Good research is essential

good research is essential

This is the 2nd of twenty-one lessons for design students, gathered from the combined experience of being a student, and teaching students. I will published one lesson each weekday until they’re done.

2. Good research is essential

At the beginning of your project, you are eager to begin designing. Some of you might sketch in the obligatory solar paths and circulation routes over your site plan, but then you impatiently dive head first into design. Some of you might even read up on the latest architectural theories floating around the internet, but you too are impatient to get started on the good stuff.

But design is fundamentally about problem solving. How can you hope to design an appropriate solution if you don’t know everything there is to know about the problem?

If good design is a house, then good research is its footings.

Good research is much more than site analysis. It means researching the best examples of your typology from around the world, together with its history and its proponents. It means understanding the theoretical, political, cultural and social context of your project. It means reading books, journals and newspapers (and not just the internet). It means testing ideas over and over again, via esquisse model or diagram. It means visiting your site many times, getting a feel for it and speaking with the local community. It means getting away from your computer for a bit, and out into the world to see what’s there.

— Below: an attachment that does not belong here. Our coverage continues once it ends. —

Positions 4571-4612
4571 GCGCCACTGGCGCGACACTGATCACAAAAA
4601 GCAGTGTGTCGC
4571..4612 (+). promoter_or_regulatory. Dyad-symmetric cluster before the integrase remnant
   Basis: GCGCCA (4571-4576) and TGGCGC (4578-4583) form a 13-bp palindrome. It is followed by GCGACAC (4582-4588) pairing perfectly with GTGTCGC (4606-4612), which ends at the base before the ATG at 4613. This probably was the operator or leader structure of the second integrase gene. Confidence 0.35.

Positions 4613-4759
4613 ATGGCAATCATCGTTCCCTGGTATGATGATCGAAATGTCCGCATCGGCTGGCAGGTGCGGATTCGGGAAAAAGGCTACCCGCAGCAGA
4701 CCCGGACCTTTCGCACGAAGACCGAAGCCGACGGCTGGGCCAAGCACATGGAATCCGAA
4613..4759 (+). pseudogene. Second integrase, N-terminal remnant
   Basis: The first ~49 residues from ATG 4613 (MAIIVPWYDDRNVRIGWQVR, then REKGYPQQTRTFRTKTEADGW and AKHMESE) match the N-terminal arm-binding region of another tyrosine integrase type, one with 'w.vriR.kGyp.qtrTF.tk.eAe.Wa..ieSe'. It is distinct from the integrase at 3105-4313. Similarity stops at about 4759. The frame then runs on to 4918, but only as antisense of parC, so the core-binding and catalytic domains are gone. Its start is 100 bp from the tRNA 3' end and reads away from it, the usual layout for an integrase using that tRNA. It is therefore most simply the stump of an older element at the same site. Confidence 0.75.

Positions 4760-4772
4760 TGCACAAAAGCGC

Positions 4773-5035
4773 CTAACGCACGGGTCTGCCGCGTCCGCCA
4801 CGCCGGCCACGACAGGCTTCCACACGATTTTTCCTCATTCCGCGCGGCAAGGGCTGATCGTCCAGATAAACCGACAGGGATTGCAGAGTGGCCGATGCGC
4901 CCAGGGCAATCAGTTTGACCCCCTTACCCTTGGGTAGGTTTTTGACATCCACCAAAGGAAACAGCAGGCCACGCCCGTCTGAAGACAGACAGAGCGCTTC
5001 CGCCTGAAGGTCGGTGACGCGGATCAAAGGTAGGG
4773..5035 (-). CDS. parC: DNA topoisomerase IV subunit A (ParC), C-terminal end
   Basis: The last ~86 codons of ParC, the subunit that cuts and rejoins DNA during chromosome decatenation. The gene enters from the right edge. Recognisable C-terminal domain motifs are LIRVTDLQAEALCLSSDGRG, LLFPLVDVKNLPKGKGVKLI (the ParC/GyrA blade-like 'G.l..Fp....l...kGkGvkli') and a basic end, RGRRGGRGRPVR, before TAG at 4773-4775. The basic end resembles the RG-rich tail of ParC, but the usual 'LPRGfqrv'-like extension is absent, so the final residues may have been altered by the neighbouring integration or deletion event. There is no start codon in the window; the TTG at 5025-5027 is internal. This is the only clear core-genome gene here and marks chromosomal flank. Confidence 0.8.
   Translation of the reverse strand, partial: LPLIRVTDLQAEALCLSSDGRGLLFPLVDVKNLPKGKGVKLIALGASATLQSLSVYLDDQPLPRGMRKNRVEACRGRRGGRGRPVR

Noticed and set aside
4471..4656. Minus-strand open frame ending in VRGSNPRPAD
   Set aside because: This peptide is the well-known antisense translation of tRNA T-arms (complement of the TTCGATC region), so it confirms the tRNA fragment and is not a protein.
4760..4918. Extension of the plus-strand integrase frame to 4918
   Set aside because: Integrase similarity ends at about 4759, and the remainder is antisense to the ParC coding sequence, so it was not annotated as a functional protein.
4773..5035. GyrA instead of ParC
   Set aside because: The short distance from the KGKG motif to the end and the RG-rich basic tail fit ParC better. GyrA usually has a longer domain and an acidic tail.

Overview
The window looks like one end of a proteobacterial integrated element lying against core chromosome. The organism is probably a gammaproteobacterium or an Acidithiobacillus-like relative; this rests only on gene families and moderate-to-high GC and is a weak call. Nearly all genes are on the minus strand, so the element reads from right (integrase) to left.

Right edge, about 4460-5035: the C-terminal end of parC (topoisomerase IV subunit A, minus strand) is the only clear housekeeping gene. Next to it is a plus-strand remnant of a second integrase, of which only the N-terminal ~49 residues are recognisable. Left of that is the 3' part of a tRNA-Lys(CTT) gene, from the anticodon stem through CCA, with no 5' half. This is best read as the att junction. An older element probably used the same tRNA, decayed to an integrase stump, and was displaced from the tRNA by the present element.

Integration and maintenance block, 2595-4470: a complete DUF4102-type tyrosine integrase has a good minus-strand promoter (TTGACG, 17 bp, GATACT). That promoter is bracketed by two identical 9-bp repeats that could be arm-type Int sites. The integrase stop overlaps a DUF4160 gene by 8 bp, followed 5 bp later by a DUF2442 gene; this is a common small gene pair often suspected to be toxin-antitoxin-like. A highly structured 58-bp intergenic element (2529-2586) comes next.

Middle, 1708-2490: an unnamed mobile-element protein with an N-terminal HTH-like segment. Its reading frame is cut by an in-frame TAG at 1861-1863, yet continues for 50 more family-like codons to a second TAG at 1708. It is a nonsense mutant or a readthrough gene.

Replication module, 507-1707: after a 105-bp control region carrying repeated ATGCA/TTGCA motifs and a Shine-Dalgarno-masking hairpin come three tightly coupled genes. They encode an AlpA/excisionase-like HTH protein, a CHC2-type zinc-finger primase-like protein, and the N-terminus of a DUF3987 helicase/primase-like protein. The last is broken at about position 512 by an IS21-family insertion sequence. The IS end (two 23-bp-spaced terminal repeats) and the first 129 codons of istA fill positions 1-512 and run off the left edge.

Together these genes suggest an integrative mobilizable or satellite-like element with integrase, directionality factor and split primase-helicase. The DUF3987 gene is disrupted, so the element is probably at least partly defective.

Most importantly, good research is about questions not answers. Start the process with hypotheses, not theories. A theory will give you the answer you’re looking for, but you’ll have no way of knowing whether it’s the right one. A hypothesis leaves room for the research to drive you, to produce objective and ultimately useful answers.

Richard Leplastrier, one of Australia’s great master architects, is famous for camping on his sites for weeks before he starts on design. His tent is essentially a drafting table with a roof, allowing him to sketch within its shelter while he watches the weather, feels the wind and immerses himself in the environment. He sketches what he sees, and what he can’t see: the invisible forces that shape the land. By the time he packs up to go home, the place is in his bones.


Image source

  1. Good research is essential, author’s own image.

Author: Warwick Mihaly

I am an architect, writer, teacher and father.

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